There are different types of fraud crimes recognized in the state of New Jersey, whether it be credit card fraud, embezzlement, forgery, mail fraud, tax fraud, or otherwise. But what all of these fraud crimes have in common is that they come with serious consequences. Read on to discover what the penalties for fraud are and how a seasoned Morristown criminal defense lawyer at Graves Andrews, LLC can help you come up with possible defenses.
What are the penalties for fraud in the state of New Jersey?
A fraud crime may fall into one of two categories: a third-degree indictable offense or a fourth-degree indictable offense. Notably, the state of New Jersey uses the term “indictable offense” to describe a serious crime rather than the term “felony.” With that being said, below are the possible penalties for fraud offenses in New Jersey:
- A third-degree indictable offense: this is if the value of the property obtained is valued at more than $500. This may come with a jail sentence of anywhere between three to five years, if not a court-ordered diversionary program or court-ordered probation. What’s more, this may come with a fine of up to $15,000.
- A fourth-degree indictable offense: this is if the value of the property obtained is valued at anywhere between $200 to $500. This may come with a jail sentence of up to 18 months, if not a court-ordered diversionary program or court-ordered probation. What’s more, this may come with a fine of up to $10,000.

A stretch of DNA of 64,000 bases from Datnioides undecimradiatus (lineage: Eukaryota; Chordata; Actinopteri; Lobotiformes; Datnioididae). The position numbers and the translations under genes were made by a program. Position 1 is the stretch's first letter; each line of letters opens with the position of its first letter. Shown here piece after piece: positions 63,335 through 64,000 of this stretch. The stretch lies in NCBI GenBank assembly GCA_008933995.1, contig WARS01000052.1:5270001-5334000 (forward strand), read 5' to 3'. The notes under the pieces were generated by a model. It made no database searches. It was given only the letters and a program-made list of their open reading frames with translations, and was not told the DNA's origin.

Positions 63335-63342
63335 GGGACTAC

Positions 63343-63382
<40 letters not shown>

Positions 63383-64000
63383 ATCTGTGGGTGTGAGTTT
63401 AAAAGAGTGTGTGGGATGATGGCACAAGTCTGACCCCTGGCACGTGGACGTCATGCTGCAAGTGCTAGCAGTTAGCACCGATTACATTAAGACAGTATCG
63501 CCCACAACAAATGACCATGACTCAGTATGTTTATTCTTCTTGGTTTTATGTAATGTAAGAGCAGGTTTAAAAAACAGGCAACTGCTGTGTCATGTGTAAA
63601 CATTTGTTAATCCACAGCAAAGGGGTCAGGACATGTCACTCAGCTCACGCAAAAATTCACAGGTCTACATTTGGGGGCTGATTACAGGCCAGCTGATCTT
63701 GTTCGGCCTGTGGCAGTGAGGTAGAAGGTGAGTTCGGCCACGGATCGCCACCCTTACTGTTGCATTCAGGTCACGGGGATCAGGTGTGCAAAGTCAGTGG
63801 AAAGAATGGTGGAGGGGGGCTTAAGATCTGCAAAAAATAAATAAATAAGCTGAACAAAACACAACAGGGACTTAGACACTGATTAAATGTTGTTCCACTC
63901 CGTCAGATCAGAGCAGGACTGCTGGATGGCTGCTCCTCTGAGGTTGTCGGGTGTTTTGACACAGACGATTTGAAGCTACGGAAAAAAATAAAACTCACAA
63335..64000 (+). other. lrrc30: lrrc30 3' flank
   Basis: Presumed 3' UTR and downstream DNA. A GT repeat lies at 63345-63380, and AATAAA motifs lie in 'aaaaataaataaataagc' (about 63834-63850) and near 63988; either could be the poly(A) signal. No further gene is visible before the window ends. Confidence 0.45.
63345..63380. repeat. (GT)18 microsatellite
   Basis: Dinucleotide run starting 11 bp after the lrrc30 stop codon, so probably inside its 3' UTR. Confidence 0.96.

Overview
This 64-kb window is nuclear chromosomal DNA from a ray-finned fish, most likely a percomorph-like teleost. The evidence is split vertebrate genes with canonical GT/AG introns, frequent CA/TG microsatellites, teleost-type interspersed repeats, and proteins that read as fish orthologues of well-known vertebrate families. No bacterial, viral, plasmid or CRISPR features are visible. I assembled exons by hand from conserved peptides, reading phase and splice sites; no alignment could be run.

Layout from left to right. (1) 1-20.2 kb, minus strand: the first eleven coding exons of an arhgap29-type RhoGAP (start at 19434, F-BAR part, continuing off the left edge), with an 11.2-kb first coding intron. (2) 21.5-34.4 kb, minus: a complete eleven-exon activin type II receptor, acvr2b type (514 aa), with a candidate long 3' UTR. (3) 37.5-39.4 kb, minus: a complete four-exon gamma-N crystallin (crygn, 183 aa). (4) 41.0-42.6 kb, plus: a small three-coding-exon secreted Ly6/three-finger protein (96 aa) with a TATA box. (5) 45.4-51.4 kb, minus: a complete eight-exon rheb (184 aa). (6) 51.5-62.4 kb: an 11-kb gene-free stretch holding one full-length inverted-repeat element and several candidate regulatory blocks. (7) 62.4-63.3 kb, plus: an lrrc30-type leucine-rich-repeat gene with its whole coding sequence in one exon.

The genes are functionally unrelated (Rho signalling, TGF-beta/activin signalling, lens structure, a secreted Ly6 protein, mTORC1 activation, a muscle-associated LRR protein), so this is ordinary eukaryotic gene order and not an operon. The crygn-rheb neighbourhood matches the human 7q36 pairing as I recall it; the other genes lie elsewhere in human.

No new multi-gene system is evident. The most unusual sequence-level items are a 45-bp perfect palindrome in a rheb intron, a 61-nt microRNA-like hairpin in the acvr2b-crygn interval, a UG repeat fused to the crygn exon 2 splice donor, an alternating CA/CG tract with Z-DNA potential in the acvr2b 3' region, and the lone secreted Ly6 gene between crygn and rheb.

What are the possible defenses for a fraud accusation?
Rest assured, you may be able to build a defense strategy for the fraud accusations placed against you. Such a defense may be enough to avoid a conviction altogether. To reiterate, the potential defense you may take is contingent on the type of fraud crime you are being accused of. Nonetheless, examples of possible defenses are as follows:
- You may be able to defend that you were authorized to access or use someone else’s money or property.
- You may be able to defend that you had a lack of intent to defraud someone else.
- You may be able to defend that you were incorrectly identified by a law enforcement officer at the time of your arrest.
- You may be able to defend that you were unconstitutionally searched or seized by a law enforcement officer at the time of your arrest.
At the end of the day, you cannot take these accusations lightly. It is all the more important that you do not enter your criminal proceedings while representing yourself. So, before it is too late, you must retain the services of a competent Morristown criminal defense lawyer. We are ready and willing to take on your case.